More Than A Table
It was cold in February. Northeast Ohio was caught between windy snowstorms and dull gray skies. There was no better time to spend in a dusty wood shop off of that long, backcountry road.
This year will be different, I thought. I was most likely steeped in the hopeful goals January brings rather than remembering I’d had the same thought each year prior.
Already two moves under my belt in less than six months and anticipating a third, I needed something solid. I also spent too much time behind a glowing 13-inch screen and preferred more movement than typing and scrolling permitted.
My dad, whom I adore, was recovering from minor heart surgery at the time. Though not life-threatening, any type of surgery can be rattling. Heart surgery for pilots, you’ll be happy to know, is a big deal. Mass amounts of paperwork, cardiologist clearings and routine check-ins go into pre- and post-op. So dad had some time on his hands in February.
The men in my family have a special knack for building things, a skill I’ve always been secretly envious of but not enough to dedicate time to learning. Mom and I could drop them off at Home Depot for a whole day and they’d be perfectly content. It was, of course, my dad who made sure I had a toolkit when I started college, taught me how a four-stroke dirt bike engine works and constructed a faux tree fort for my brothers and me. He was the perfect person to help me tackle this resolution: to build a table.
Much of the work I do has only digital or relational results. I wanted something I could create that would last, something real, something that would have a specific purpose.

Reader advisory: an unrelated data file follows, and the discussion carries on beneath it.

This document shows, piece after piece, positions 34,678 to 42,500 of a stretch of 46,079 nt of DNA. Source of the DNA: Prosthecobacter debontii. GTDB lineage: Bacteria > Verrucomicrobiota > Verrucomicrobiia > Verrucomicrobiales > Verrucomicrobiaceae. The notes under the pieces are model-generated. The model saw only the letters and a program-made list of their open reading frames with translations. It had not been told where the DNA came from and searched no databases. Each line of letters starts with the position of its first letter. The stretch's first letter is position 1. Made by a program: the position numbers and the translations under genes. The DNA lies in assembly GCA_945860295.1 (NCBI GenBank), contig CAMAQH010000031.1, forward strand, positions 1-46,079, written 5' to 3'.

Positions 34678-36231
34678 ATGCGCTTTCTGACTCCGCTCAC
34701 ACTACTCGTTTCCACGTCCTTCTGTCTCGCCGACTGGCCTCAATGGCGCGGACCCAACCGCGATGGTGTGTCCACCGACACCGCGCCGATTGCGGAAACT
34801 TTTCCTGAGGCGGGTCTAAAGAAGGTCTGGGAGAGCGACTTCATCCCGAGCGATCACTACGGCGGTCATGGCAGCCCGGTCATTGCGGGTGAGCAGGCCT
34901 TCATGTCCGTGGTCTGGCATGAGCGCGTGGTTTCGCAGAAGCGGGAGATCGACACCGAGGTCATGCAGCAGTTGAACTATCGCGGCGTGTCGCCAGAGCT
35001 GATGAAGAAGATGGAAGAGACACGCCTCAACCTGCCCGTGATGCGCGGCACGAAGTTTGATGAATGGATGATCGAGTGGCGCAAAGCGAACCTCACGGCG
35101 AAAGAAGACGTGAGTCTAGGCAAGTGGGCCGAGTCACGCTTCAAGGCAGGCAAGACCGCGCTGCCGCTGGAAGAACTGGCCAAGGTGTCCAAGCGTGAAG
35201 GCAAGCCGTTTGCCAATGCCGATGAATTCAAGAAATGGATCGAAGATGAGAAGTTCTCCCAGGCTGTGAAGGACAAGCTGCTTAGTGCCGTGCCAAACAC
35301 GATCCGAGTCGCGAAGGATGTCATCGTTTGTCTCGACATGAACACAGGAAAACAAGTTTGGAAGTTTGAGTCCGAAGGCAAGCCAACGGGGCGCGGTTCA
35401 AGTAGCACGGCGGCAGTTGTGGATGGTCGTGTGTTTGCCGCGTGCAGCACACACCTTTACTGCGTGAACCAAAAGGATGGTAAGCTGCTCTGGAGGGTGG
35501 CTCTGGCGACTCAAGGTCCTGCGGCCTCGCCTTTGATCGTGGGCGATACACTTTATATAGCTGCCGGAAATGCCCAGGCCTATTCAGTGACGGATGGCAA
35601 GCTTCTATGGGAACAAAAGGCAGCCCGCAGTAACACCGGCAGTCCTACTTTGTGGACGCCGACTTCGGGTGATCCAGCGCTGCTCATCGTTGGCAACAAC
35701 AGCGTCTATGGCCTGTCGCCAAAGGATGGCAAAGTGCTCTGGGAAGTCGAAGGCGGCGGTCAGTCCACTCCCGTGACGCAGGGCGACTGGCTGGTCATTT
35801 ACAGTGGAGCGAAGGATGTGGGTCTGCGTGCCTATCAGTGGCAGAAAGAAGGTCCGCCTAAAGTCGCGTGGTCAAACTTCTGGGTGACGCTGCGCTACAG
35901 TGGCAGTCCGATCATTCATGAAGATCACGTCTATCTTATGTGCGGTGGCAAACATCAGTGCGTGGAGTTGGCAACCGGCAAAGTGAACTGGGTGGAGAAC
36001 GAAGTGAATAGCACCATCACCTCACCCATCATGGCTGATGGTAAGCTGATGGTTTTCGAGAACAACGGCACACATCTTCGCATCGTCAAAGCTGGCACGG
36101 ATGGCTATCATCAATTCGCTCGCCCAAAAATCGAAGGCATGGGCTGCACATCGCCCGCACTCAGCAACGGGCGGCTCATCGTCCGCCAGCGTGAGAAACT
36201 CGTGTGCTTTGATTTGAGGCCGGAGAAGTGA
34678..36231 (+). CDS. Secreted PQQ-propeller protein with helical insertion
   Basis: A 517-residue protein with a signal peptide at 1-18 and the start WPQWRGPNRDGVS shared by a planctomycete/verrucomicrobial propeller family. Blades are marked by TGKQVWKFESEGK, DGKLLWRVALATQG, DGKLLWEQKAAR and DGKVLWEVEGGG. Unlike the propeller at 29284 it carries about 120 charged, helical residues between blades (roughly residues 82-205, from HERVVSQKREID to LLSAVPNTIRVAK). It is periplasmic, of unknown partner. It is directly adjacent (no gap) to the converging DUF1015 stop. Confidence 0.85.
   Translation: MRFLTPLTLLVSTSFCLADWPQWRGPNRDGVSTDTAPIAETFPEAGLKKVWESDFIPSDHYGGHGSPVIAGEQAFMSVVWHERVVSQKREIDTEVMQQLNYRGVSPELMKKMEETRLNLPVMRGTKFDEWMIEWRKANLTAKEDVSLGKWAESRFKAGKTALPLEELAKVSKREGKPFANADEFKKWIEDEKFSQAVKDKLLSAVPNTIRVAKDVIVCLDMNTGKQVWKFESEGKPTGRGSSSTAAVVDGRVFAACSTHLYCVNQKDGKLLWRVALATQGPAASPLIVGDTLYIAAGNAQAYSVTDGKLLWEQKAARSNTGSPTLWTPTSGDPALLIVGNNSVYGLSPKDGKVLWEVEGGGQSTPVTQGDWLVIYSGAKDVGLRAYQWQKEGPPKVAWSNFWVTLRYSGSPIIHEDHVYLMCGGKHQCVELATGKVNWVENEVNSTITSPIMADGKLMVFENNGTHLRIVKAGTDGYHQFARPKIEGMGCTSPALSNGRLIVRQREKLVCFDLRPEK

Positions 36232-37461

I toyed around with the idea of building a table halfheartedly for the month of December. At a family Christmas party in Pennsylvania, I asked my great uncle for some advice. He’s been building and constructing wood-crafted goods for longer than I’ve been around.
“The hardest part is the legs. A table is as easy as a making a cutting board. You’ll definitely need a planer and a jointer,” he advised.
I nodded my head with that look of an intrigued person who also has no idea what the other person is talking about but wants to feign some sort of intelligence.
“Oh, yeah, a planer. Got it,” I said, still oblivious to what that meant, while also seriously doubting it’d be easy to make a cutting board.
“What kind of table are you thinking of making?” he asked.
“Um…you know, probably just something I’ll use a lot…”
My ideas are always articulate.
Ambition in hand, I decided I’d definitely go forward. With my dad also on board, all I needed was a design, some wood, a work shop, time and expertise. Luckily, our neighbor provided all of the above.
And here I need to make a brief pause. It’s not everyday that a person so happens to have an exceptionally generous neighbor who has all the equipment you need for a major project, more than seven types of wood he’s willing to let you use and the trust that you won’t majorly destroy all that heavy, expensive machinery.
So you could say I was destined to make that table with my dad. No, not really, but more on that later.
Day one brought all the thrill of digging through materials, scrap wood, learning about how different wood retains moisture and actually seeing what a planer and jointer look like. I should have inferred that a planer is what you use to make sure each piece of wood for your surface is the same thickness. A jointer, true to its name, straightens and squares edges (so you can successfully join two pieces together). I briefly thought this could be a good real life application of geometry my high school teachers always swore would come in handy.